From: Scientific American

Bilingualism Is Reworking This Language’s Rainbow

Like the ancient Greek of Homer’s time, the Tsimane’ language has no set word for the parts of the color spectrum English speakers call “blue.” Although Tsimane’ does name a number of more subjective hues (think “aquamarine” or “mauve” in English), its speakers—the Tsimane’ people of Bolivia—reliably agree on just three main color categories: blackish, reddish and whitish.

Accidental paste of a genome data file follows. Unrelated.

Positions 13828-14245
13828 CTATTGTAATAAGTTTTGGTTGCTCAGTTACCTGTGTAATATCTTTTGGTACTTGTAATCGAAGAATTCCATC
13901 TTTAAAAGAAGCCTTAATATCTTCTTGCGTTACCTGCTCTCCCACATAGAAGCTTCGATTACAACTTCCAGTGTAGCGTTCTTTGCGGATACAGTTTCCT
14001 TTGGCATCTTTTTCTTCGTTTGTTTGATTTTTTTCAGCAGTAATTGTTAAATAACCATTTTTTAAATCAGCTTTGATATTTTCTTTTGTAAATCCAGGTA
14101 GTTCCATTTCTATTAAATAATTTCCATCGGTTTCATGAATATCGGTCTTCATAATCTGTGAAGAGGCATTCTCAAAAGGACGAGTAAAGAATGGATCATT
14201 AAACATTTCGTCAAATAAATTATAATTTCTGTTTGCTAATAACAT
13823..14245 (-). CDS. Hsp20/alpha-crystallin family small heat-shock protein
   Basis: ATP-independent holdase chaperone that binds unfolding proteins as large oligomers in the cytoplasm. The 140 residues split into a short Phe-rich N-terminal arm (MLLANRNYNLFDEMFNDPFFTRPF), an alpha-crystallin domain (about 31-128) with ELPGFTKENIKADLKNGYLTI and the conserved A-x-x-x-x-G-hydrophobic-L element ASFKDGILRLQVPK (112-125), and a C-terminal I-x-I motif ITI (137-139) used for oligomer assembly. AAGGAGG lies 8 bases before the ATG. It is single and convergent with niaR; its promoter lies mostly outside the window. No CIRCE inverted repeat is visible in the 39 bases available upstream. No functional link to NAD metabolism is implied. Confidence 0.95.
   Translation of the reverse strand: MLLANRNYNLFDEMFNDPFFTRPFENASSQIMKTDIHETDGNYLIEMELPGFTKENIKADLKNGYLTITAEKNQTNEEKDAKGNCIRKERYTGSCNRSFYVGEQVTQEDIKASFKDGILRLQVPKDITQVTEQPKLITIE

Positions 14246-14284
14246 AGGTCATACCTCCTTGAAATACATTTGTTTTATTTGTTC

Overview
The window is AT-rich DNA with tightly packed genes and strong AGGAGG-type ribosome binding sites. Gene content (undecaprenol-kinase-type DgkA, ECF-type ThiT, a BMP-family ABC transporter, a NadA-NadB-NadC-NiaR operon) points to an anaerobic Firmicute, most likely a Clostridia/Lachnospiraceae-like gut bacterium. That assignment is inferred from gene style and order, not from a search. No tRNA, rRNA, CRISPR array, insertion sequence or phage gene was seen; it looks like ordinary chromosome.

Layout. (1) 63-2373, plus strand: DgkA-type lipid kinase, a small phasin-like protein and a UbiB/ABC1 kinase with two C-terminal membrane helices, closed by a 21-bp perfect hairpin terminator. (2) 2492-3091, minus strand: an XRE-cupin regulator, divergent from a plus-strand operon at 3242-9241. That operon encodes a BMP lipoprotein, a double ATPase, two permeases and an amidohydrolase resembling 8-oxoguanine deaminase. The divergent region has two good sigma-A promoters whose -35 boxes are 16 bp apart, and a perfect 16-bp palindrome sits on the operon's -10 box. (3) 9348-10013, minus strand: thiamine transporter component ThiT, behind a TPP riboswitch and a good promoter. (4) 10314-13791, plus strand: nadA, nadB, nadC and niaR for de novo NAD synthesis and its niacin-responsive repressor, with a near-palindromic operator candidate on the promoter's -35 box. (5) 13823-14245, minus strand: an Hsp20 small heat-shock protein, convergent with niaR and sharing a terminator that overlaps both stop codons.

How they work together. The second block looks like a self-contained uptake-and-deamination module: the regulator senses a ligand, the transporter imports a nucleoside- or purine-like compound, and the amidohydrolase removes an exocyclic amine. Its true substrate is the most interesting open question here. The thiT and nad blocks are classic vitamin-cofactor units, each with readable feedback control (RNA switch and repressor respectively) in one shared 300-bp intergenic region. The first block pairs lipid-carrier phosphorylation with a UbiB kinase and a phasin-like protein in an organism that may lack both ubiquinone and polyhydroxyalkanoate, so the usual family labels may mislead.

But bilingualism is reworking the Tsimane’ tricolor rainbow, researchers recently reported in Psychological Science—offering a rare, real-time glimpse into how learning a second language can change how people think about abstract concepts and fuel language evolution. The data show Tsimane’ speakers who also speak Spanish are borrowing the concepts of—but not the Spanish words for—new color categories such as blue, green and yellow.

Read the whole story (subscription may be required): Scientific American

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